Does a superheater have moving parts needing oil?

Steam cylinder oil can have a viscosity index of 1,000 and would be most unsuitable for for a petrol engine.

Offline Tomcat

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Re: Oil
« Reply #26 on: 27.01. 2019 02:16 »
The resident oil expert on the Norton Owners forum was unimpressed with these tests. He tests oils for a living and really should know. Just to stir things up, he generally favours synthetics, even for our old machines.

You'll have to do better than that.
It's not really an oil thread until the word "idiot" is used :)

Glen







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Offline kiwipom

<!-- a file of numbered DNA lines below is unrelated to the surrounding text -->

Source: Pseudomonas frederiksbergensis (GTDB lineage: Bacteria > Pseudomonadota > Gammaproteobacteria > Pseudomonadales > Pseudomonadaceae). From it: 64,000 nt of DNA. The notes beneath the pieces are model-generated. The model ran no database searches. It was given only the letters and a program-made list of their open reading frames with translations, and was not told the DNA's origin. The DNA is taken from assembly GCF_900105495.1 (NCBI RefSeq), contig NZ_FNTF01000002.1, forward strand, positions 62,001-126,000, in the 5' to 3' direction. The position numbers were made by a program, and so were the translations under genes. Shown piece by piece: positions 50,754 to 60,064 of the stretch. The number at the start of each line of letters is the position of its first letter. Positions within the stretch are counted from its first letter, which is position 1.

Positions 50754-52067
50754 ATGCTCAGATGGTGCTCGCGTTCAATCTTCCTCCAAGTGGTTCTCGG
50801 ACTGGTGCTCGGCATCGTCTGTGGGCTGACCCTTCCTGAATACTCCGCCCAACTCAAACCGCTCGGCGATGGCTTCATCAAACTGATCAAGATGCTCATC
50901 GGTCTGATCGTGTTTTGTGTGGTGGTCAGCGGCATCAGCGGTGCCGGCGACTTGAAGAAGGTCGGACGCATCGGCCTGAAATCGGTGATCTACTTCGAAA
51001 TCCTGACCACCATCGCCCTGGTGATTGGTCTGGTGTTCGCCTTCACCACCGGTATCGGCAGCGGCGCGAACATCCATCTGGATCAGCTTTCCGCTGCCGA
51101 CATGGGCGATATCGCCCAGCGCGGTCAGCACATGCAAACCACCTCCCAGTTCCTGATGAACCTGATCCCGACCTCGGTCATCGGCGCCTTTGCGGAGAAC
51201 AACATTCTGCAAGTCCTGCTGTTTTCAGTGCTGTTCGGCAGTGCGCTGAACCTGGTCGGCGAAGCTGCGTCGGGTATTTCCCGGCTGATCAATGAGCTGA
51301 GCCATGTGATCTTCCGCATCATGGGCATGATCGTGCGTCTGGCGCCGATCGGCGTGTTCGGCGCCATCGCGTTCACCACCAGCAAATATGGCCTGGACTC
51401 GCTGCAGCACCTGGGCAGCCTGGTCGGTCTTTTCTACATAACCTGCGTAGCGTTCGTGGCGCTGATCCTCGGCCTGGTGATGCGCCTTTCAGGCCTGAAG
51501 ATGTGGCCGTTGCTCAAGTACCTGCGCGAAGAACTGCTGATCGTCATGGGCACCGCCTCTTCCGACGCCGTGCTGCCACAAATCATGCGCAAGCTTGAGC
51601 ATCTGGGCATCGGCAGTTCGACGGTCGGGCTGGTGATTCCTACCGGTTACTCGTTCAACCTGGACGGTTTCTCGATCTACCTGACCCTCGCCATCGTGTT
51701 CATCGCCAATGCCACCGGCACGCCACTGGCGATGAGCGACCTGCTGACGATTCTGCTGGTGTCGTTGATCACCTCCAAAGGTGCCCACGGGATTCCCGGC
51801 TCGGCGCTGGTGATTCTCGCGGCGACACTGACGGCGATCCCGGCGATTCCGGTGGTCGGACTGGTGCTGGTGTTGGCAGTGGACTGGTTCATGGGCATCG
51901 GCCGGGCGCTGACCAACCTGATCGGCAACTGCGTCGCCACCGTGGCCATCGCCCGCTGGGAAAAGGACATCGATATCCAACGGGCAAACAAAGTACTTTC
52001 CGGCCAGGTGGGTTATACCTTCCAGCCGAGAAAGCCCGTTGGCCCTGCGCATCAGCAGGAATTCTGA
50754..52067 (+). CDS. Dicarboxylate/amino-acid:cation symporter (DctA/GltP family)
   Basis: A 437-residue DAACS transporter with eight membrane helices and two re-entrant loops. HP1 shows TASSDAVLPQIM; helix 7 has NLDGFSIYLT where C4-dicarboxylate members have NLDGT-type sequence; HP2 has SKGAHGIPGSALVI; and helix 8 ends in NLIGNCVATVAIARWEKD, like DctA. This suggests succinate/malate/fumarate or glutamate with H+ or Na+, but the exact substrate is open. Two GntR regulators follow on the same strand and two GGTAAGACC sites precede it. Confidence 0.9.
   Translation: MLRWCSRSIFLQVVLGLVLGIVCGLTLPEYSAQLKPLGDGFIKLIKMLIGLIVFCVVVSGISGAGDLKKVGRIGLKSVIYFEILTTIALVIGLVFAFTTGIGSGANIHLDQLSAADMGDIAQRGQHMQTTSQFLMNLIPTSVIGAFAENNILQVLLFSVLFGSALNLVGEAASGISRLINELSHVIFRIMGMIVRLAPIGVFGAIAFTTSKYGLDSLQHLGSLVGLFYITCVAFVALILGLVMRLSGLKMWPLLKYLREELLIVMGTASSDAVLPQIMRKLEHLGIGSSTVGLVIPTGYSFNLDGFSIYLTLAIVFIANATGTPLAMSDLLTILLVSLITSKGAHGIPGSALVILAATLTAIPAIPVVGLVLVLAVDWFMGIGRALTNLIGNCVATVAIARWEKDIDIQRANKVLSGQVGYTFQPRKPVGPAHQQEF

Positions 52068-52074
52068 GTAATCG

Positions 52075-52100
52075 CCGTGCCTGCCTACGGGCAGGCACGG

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Re: Oil
« Reply #27 on: 27.01. 2019 06:06 »
Hi guys seeing that we are talking Oil, here is some advice from the 60s , cheers
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Online mikeb

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Re: Oil
« Reply #28 on: 27.01. 2019 07:08 »
golly, Kiwi, maybe i should try that! would it affect my green party membership?
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Re: Oil
« Reply #29 on: 27.01. 2019 07:09 »
The superheater doesn't need oil of course but oil for a superheated steam engine had different requirements from an engine using saturated steam. So it's down to terminology. I was really referring to oil for superheated steam locomotive cylinders. Still not suitable for 680cc Zeniths though. The bike cost him £3 in 1928 when he was 14. Hate to think what they fetch now.